CHARLOTTE, N.C. -- A Charlotte second grader became the very first girl in the county to join the Cub Scouts.
Kennedy Clutter has been recruiting other girls from across the area and, two weeks from now, they will make history. But Kennedy isn't too concerned with that; she's more worried about memorizing Scout Law. Her first meeting is coming up soon.
“I found my brother doing a lot of fun things and I was like, "Why can't I do that?” said Kennedy.
Then, after 108 years, the Boy Scouts announced they’d allow girls to join.
“The first words I said were, "You mean I can be an Eagle Scout?! I was just really happy about it,” Kennedy exclaimed.
Kennedy comes from several generations of scouts, and a very patient big brother is ready to show her the ropes.
“I'm very proud of her. If there's anyone that can do it I'm sure Kennedy can," said Carson Clutter, Kennedy's brother.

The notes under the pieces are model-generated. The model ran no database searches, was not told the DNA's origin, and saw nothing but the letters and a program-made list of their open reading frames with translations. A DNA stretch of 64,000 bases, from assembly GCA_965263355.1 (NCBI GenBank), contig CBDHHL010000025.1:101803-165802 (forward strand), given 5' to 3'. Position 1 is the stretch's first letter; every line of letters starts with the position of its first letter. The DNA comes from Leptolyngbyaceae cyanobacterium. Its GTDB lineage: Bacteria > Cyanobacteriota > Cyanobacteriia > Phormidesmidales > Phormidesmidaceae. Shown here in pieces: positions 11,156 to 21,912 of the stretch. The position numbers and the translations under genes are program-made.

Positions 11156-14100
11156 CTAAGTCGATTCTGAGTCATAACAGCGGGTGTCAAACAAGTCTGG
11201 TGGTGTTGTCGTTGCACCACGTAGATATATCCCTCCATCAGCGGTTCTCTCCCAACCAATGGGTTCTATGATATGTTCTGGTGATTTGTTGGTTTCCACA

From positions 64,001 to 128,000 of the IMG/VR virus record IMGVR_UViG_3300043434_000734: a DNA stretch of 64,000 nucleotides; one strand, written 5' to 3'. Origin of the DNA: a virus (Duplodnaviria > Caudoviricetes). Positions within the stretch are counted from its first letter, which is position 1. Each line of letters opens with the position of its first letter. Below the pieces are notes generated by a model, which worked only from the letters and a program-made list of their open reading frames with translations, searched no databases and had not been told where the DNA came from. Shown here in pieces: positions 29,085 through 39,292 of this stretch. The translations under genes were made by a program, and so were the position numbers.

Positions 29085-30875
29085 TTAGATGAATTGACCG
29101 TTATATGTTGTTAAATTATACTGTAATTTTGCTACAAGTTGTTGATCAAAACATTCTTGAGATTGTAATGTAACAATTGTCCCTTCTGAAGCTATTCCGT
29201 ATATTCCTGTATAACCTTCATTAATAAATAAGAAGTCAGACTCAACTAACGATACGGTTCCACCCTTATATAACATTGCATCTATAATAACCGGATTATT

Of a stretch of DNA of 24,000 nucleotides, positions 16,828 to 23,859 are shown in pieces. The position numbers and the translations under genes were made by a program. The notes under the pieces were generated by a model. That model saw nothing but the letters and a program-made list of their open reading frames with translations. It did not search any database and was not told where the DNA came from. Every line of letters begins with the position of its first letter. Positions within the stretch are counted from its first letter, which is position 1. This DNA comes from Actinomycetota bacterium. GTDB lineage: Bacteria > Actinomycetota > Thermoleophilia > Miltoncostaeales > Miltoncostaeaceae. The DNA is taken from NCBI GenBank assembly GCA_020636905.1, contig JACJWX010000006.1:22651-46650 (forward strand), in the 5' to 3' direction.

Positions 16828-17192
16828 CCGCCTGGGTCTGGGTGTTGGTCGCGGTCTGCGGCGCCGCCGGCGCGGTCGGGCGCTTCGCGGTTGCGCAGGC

County Scout Exec Mark Turner said the cub dens, the smaller age based groups, will be single gender: all boys or all girls. But the pack meetings, programs and expectations are for all.
"We're so excited that she's our first registered Girl Scout," said Mark Turner, scout executive, Mecklenburg County Council. "There's a lot of girls that want that opportunity. I think it’s huge for us.”
The decision to let girls in the Boy Scouts didn’t sit well with everyone, including leaders of the Girl Scouts, who reportedly denounced the idea, and accused the organization of recruiting girls to save their dwindling membership numbers.
Even Donald Trump Junior Tweeted in response to the decision, "I thought that’s what the Girl Scouts was for?"
Nevertheless, someday, Kennedy will be able to say she was one of the first girls to recite the oath and wear the badge.
"I'm going to be very proud of myself," Kennedy said.
After the Boy Scouts' decision was made, the Girl Scouts released a statement touting the critical benefits of an all-female space for little girls. You can read that and learn more about scout groups in your area by clicking this link.